BENEATH THE WARM copper vault of Radio City Music Hall, where my grandmother took me once to see the Rockettes and where the president of the United States celebrated his birthday with Jon Bon Jovi, Aretha Franklin, Kenny Rogers and several thousand paying guests, it was pleasant to sit back and wonder for a moment about the relative importance of history and pop in American life.
While presidents come and go, dance crazes live on forever, along with Charlie Chaplin twirling his cane, John Wayne riding horseback and Marilyn Monroe singing a breathless "Happy Birthday" to JFK in Madison Square Garden. Where history tells us stories about beginnings and ends, pop offers a fairy-tale universe where Cary Grant and Madonna exist forever outside of the time. Lyndon Johnson is remembered as part of history. JFK is pop.
The mission of producer Jeff Margolick and his scriptwriters was to identify Bill Clinton with postwar America, not as it might appear in the histories of the left or the right -- wars in Korea and Vietnam, civil rights and other revolutions at home -- but as it exists in the comforting and timeless world of popular nostalgia.
As a giant movie screen descends, the disembodied deep bass of James Earl Jones fills the hall, introducing the year 1946, when a "loaf of bread is just a dime," Bill Clinton is born, and "President Truman extends a helping hand" to Europe.
A 'C' in conduct
Soon after, the we hear an introduction of the '50s, when "Nat King Cole tops the charts," "television becomes a part of the American way of life," and "Bill Clinton, then in the third grade in Hot Springs, Arkansas, receives a 'C' in conduct for raising his hand too often" in class.
What follows is a lavish preview of what New Year's Eve might look like for baby-boomers in the year 2020 at the Sands Hotel and Casino in Las Vegas. Jon Bon Jovi does his best impersonation of a '50s rock star with slicked back hair and a sharp tan suit.
Next up are the '60s, "a tumultuous decade when students begin protesting" and "the movie 'Psycho' keeps us out of the showers." Bill Clinton's "first set of wheels is a 1960 Buick, and he cruises the streets of Hot Springs imitating Elvis Presley."
By this point in the evening, the problem the scriptwriters face has become obvious: If the history they put on screen is generically bland enough to make the producers of Time-Life documentaries cringe, the uneasy relation of Bill Clinton to his actual -- and more interesting -- past leaves them little choice.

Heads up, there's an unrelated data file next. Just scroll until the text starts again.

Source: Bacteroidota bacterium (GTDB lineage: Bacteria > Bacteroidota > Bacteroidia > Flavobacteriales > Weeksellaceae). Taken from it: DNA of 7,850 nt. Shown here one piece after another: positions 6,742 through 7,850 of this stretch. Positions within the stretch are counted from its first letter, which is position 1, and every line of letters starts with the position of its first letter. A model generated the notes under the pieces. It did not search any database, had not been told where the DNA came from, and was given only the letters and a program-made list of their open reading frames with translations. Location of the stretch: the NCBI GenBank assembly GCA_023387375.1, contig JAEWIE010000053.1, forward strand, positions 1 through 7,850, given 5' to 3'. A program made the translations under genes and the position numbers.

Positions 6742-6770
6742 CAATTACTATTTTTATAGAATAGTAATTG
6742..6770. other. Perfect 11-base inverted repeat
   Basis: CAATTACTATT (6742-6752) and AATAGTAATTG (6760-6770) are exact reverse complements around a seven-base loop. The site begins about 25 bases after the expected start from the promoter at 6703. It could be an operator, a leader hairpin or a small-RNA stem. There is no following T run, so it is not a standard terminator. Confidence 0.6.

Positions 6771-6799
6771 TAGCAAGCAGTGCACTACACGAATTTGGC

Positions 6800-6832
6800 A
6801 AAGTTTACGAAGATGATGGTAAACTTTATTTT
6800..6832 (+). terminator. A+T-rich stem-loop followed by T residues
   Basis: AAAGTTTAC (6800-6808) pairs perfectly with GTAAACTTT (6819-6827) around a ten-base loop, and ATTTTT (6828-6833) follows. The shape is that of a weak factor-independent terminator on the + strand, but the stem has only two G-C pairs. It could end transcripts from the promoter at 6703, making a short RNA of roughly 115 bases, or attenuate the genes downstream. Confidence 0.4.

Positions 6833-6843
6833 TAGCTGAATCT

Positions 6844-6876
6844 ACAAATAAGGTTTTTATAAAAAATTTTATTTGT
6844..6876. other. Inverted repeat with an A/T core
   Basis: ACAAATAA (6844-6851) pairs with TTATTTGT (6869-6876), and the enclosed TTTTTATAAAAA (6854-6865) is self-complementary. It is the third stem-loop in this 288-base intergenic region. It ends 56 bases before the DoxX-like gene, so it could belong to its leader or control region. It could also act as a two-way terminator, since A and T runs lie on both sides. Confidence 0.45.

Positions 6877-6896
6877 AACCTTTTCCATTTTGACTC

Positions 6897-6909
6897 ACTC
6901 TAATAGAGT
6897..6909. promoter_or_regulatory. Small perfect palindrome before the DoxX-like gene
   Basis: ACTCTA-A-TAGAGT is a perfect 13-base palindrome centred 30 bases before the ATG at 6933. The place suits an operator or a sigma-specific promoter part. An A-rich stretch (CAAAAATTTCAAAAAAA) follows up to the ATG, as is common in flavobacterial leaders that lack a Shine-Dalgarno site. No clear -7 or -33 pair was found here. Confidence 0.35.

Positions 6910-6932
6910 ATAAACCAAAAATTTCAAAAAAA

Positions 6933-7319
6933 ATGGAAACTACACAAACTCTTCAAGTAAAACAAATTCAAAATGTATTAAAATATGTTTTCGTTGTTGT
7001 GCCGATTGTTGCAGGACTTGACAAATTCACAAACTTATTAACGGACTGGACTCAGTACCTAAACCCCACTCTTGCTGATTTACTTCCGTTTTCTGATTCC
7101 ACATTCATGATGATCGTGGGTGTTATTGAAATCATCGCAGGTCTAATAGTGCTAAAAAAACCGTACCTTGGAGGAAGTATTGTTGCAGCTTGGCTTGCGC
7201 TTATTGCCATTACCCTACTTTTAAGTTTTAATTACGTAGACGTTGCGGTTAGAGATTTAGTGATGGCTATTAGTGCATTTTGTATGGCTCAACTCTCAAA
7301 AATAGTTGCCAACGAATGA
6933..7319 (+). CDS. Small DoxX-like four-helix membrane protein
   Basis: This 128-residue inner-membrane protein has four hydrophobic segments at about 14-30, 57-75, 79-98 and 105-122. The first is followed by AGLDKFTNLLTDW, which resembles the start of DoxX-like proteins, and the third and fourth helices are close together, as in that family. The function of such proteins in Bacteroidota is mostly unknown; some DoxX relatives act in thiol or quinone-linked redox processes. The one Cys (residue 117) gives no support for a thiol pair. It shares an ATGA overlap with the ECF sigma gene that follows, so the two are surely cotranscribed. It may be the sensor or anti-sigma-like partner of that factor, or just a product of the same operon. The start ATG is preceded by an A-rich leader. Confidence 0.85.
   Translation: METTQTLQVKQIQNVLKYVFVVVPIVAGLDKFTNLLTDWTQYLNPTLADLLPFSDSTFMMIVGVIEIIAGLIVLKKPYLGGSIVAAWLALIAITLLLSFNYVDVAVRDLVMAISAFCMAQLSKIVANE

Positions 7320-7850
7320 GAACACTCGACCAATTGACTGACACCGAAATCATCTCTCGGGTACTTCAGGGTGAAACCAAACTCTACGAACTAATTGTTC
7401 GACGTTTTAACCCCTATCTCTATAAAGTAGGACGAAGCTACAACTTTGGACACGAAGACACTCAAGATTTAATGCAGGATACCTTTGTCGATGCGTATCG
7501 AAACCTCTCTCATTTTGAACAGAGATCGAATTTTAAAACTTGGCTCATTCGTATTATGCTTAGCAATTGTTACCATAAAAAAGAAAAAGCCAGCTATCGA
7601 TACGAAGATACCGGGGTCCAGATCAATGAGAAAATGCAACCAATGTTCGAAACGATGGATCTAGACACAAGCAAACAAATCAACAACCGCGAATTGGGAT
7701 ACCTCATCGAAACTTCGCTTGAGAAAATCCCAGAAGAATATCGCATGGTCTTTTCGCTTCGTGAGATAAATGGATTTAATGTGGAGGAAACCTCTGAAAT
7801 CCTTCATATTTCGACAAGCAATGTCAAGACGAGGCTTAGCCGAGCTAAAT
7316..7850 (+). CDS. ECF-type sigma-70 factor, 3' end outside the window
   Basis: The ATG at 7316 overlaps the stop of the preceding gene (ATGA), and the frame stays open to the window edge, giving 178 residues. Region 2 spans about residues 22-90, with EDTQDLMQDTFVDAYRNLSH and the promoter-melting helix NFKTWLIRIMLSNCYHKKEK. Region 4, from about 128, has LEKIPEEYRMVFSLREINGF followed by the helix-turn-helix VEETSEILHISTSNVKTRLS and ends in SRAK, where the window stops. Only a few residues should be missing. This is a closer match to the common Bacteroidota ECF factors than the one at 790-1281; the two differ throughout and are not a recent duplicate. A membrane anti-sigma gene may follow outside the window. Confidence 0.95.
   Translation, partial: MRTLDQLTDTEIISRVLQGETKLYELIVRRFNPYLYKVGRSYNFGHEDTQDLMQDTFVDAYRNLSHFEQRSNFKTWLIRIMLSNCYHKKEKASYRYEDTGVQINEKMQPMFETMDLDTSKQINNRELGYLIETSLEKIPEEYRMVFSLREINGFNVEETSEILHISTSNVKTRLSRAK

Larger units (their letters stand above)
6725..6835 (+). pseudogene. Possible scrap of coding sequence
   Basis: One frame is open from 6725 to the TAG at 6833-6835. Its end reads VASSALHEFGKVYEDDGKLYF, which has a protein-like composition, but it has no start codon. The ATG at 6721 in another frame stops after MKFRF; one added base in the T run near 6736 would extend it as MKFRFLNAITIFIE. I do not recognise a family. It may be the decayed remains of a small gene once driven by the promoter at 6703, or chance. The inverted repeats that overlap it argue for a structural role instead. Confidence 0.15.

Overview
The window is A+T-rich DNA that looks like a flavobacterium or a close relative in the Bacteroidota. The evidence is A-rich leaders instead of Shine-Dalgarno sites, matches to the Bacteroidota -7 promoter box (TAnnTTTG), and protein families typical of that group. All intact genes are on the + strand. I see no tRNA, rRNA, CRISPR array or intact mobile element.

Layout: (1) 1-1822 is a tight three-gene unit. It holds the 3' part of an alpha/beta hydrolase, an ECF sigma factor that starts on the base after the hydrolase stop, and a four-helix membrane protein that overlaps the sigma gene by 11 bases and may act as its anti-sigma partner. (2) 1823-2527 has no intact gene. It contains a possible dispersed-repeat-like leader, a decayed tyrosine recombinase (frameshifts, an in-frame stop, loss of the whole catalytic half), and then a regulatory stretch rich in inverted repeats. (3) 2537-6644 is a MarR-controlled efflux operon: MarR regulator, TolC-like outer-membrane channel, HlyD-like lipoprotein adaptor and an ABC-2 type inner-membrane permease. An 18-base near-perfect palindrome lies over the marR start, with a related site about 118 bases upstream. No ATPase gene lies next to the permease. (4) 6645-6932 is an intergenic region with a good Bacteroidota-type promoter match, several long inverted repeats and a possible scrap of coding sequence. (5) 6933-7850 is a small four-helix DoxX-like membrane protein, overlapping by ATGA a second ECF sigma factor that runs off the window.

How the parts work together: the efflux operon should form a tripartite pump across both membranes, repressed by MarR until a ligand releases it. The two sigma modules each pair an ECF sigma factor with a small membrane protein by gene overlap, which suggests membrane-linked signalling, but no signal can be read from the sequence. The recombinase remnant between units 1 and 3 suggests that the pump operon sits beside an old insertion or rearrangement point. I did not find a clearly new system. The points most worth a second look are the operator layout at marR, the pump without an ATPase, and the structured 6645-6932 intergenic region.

Martin Luther King in Birmingham would remind conservatives of the president's support for affirmative action and liberals of his recent welfare-bill signing.
The Vietnam War would bring up the question of why Bill Clinton was studying in England instead of fighting in Vietnam. Women's rights would trigger associations to Hillary, and, as for flower power and Be-Ins and hippies cavorting on acid at Woodstock, well, it's easy to see why Elvis and "Psycho" captured the scriptwriters' attention.
The '70s are easier to handle. Carly Simon sings "Let the River Run," and Rosie O'Donnell recites television commercials. The '80s feature Mary Steenburgen and Ted Danson and Kenny Rogers leading the audience in a sing-along of "Lean on Me."
The highlight of the '90s is a medley of film clips of President Clinton's greatest accomplishments in office: the peace treaty between the PLO and Israel, the rise in housing starts, the Family Leave Act, the Brady Bill and the restoration of democracy to Haiti. Pictures flash by of the president signing bills.
Yet to see him praised as the man responsible for housing starts or Middle East peace is like watching Tom Cruise saluted at the Academy Awards for a drop in the price of popcorn. In part, this is because the things for which Mr. Clinton takes credit now are so different from the things he promised four years ago.
As the president appears on stage to thank his guests and to remember Ron Brown and Yitzhak Rabin, 20 men and women rise from the $500 seats up front and begin to protest. The protesters seemed to have stepped out of a leftover film clip from the '60s section of the evening, as they blow whistles and shout "Shame! Shame! Shame!" at the welfare-bill signing. "You're killing us!" a young woman in a short black dress shouts, as she is dragged up the aisle and out of the hall.
"Treat them gently," Mr. Clinton says. "In four years," he adds, "they'll come back to me and say, 'You did the right thing on that bill."'
Now the other, more beneficial side of the celebrity politics Bill Clinton has mastered becomes apparent: The president is gracious and poised; strong but compassionate. He will hear the other side but remain determined to do what needs to be done.
That his presidency has not been like this at all is beside the point. In a country divided by history and hostile to politicians, Mr. Clinton has moved beyond history and politics to a place where appearance triumphs over action. Perhaps one day a young, idealistic leader will stop the corporate-sponsored, Hollywood image-making that has turned our democratic system into telegenic mush. Until that day comes, however . . .
All hail the president of pop!
David Samuels is a contributing editor at Harper's. This article first appeared in The New Republic.
Pub Date: 8/23/96